And so we, as a country, have chosen not just to incarcerate our poorest, least educated members, but to screw them for life by never giving them the shot that Barack Obama or Oprah Winfrey got. That's not going to work out well for us.

Give us your poor, your tired your hungry - or we'll just make them ourselves

What's the poverty rate in America? How many are there? What's the poverty threshold? And what is one supposed to do once they reach a 'threshold'? According to the US Census Bureau, nearly 50 million Americans can be considered as living below the poverty line - and 20% of our entire population are children living below that line. How might we think that's going to grow into the future? When the total poor population of any developed country reaches the size of more than Spain or Argentina that just can't be a good idea. Statistically, the Chinese have fewer people below their poverty line than we do. And the average American thinks the Chinese are poor.

Mayor Mike Bloomberg here in New York thinks that just adding more rich people to the mix would solve it - so that they can pay the taxes that support everyone else. "If we can find a bunch of billionaires around the world to move here, that would be a godsend, because that’s where the revenue comes to take care of everybody else.", he says. But that seems just totally bass-ackwards, because the way people get rich is by selling things to the middle classes - so the more you grow the poor side of the equation the less market there is for reasonable profit margins from the people who are making a decent buck.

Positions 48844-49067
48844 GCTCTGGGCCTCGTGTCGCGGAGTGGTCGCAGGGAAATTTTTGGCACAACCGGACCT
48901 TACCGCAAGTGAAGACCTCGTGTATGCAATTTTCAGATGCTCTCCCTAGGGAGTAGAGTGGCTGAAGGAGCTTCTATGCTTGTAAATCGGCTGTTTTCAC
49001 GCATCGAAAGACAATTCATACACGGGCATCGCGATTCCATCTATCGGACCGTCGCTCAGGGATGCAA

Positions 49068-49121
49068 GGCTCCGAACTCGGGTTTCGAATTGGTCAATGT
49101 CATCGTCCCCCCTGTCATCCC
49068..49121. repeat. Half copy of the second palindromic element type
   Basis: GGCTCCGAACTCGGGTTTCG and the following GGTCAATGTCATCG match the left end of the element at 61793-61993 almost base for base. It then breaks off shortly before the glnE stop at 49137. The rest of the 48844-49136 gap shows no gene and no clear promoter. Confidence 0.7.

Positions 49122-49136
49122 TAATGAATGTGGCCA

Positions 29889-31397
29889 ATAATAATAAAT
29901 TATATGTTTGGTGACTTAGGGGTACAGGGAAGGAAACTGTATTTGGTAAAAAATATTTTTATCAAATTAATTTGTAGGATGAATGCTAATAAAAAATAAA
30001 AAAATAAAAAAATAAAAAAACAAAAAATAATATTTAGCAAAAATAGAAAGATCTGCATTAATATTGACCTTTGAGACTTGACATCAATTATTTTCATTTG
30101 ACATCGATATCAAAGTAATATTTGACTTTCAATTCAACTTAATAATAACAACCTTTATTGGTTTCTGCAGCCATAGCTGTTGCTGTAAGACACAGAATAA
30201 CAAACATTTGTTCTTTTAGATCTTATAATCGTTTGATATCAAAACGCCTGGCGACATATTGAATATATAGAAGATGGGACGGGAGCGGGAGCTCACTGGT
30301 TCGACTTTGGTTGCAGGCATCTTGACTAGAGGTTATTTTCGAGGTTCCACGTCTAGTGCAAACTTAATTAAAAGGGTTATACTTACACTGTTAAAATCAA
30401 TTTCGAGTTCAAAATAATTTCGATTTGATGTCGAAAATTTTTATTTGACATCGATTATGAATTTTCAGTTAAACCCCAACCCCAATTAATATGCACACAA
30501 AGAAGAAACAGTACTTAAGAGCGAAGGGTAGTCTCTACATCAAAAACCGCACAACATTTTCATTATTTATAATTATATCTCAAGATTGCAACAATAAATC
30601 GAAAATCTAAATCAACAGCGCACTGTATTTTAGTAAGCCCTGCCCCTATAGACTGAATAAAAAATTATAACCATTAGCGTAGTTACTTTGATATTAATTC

Why not grow the middle class by growing it out of the less fortunate class? Why not graduate the poor to the middle by providing a path of growth based on acquiring knowledge, experience and providing value to society? Maybe Mr. never President Bloomberg can answer that question for me - because I'm not a billionaire - just an aspiring social architect.

But economically, it makes sense. For every commercial dollar you put back into the hands of a socially dependent citizen, that's less you have to spend on taking care of them, and the more that they put back into the commercial spectrum by buying a bag of chips, a bus ticket, whatever. The money our government puts into the food-stamp program doesn't help anyone economically. It's just an expense - whereas, should that dollar go directly to that person, they're going to spend it in a way that benefits a few other citizens.